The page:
What is it about stuff and its hold over us?
There should be support groups for mothers of children in disarray. I know I need one. I know because every time I cross the threshold of my daughter’s room I feel a distinct pull in my chest and an overwhelming need to grab a very large garbage bag. My eight year old, like her father, is quite comfortable in chaos and does not share my need for order. All of her things intermingle. They lie randomly or in heaps. Action figures with missing body parts peek out from the bindings of books—missing limbs have a not-so-funny way of showing up…underfoot. There are clothes piled in the bed, under the bed, in corners. Art projects, letters written after light’s out, and shards of construction paper suffocate every surface. Oh look, a petrified piece of bread. Nice. And scariest of all, the closet—dare I even look? Palpitations convert into full-on tachycardia when I notice the permanent markers—of course without caps—leaching color onto a favorite, soft-as-heaven, bamboo (as absorbent as any known material), white (of course) towel. I want to explode. I need order! I must have order! My housemates on the other hand? Not so much. Why the struggle?
I caught a discussion on NPR some weeks ago. The host, Michelle Martin, and her guests, professional women, mothers, were sharing angst over their children’s messy rooms. In describing these rooms, they spoke with palpable frustration and used words like “danger zone” and “hurricane” Like I said, there should be support groups or something. But now finally to my point: What got my attention, apart from commiserating with the ladies on the radio, was a comment from the psychologist on the panel which went something like this: “We are raising our kids with way too many things…way too many choices. We are not teaching them to value the importance of things.” Guilty guilty guilty. It is absolutely true. Just one look at my girl’s room confirms that we too have succumbed to the practice of constant acquisition and indulgence.
Is the disaster in my daughter’s room my fault? Have I given her so many things that she cannot ascribe the value of any one thing from the other? Is this mess in fact my creation?
Is there such a thing as too much abundance? I have struggled with this question for many years. Three times in my adult life I whittled down to practically zero (well, two times on purpose); I removed nearly all things from my possession. I simplified my life by eliminating stuff I truly did not need, which turned out to be most things. I attempted to live by this mantra: My wants will be subject to my needs. I decided to live more consciously and promised myself never to buy more than I need, eat more than I need, or use more than I need. As I look around me, it is clear that I have failed, caved again and again, and in so doing have collected too much…stuff. Stuff that doesn’t serve me or my family. What has made me this way?
There is no refuting the fact that I live in the most materialistic country on the planet. In just a few generations the people of my country have prospered exponentially. We’ve gone from our proverbial rags to riches in a short span of time. Case in point: my grandmother used to spin her own thread and hand-make all of her bedding from old shirtings; I have four sewing machines. Four! While our nation’s prosperity has slowed dramatically of late, the way we use credit is staggering and it shows no sign of deceleration. Despite the protracted sluggish economy, fiscal cliffs, threats of sequestration—we never stop acquiring because regardless of our financial woes, there resides within us the ever-compelling need to have even more. Why is that?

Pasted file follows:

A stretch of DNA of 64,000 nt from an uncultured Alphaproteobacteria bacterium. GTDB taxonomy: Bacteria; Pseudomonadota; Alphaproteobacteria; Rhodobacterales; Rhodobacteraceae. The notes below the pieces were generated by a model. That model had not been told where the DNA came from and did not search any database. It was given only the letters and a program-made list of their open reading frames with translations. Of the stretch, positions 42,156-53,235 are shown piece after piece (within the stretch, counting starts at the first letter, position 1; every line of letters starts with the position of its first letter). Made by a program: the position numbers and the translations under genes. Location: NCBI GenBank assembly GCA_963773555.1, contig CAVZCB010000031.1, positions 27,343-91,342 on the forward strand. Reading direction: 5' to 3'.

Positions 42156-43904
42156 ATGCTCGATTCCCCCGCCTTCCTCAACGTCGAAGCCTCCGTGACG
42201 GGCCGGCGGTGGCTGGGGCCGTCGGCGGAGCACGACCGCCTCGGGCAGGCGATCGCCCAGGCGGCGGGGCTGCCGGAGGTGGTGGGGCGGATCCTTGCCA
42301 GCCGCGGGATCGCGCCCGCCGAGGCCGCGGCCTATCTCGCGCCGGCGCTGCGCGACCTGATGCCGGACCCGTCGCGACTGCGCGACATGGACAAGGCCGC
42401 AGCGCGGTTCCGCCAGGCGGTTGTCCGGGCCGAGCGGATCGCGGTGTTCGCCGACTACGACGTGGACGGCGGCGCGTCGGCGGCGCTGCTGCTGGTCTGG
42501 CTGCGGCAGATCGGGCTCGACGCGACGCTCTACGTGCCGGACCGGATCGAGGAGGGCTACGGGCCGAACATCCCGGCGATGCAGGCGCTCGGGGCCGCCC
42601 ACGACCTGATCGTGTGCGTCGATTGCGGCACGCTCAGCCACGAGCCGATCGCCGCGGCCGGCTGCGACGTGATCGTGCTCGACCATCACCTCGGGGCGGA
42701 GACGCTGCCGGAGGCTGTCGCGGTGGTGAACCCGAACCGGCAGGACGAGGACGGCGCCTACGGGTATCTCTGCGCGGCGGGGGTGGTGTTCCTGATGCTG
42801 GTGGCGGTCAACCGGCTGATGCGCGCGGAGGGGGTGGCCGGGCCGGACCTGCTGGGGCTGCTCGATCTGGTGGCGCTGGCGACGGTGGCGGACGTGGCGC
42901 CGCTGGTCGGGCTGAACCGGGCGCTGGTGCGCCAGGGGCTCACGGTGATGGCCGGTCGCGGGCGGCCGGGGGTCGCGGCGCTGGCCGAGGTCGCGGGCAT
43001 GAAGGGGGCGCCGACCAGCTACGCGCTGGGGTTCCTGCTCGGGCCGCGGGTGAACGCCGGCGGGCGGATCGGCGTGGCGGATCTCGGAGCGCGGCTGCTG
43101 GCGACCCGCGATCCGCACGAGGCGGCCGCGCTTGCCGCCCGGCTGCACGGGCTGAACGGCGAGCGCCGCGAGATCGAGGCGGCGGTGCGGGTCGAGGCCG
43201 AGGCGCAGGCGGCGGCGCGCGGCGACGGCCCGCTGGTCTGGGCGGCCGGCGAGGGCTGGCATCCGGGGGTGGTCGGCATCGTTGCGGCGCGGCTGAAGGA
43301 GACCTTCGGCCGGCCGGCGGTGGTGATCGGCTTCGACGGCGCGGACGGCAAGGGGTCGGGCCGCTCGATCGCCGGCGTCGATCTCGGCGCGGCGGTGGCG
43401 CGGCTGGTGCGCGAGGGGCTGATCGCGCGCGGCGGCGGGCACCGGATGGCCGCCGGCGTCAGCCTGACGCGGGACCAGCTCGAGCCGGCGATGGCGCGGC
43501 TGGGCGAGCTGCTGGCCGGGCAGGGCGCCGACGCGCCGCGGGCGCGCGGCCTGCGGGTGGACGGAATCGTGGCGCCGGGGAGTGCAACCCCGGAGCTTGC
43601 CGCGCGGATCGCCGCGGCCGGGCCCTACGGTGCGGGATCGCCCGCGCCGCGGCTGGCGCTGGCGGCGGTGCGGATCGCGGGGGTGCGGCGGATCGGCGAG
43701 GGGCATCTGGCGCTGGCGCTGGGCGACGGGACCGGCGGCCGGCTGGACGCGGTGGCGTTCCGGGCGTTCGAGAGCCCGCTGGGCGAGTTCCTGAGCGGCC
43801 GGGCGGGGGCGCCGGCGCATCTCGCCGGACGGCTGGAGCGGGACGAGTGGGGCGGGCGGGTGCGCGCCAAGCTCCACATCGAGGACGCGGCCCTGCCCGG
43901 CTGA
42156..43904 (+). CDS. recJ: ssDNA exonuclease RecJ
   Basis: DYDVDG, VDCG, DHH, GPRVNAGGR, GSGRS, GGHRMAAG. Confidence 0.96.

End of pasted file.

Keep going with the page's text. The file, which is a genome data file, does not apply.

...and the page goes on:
It wasn’t until my early twenties that I realized I had adopted for myself a poverty mentality. It derived from watching my mother expertly manage finite resources for her family of six. We all knew that the loaf of bread we were fetching for her from the corner store cost 96 cents and we also knew that those remaining four pennies from the one dollar she gave us had better end up in Mom’s “sugar bowl.” My siblings and I learned early that the extraneous things we desired came into our lives through our own effort, which is why we all had jobs by the time we were 12. Once I wanted to buy a sweater that caught my attention in the department store, then Mom gently reminded me that its price equaled half a college credit. Scarcity taught us to appreciate the few things we had. Work taught us to take care of our things. And Mom, the teacher, assigned meaning to every thing.
It is my fault that my children know nothing of austerity. My fault that their needs and wants are indistinguishable. While I cannot exactly compel my five and eight year old go out and get jobs, I have to do something, lest I lose my daughter forever to the pile ‘o junk in her room. The first step in fixing the problem is to acknowledge there is one; the next step is to fill up the donation bag (sans petrified bread)—to pare down our accumulation. Ultimately, I must find some measure of restraint and instill it in my offspring.
Buddhists say that life requires both chaos and order, which to me means that I must learn to co-exist with my mess-makers. Buddhists also say that we pursue happiness because we believe it comes from somewhere outside ourselves. Some of us are so involved in our pursuit, we end up with a life that looks a lot like my daughter’s room: jumbled, confused, bereft of intention and so overloaded with minutiae as to be absurd. Somewhere therein lies my answer, somewhere between scarcity and abundance is the sweet spot. Seeing it means I must keep for myself and my family those things that truly matter and discard every last thing that doesn’t.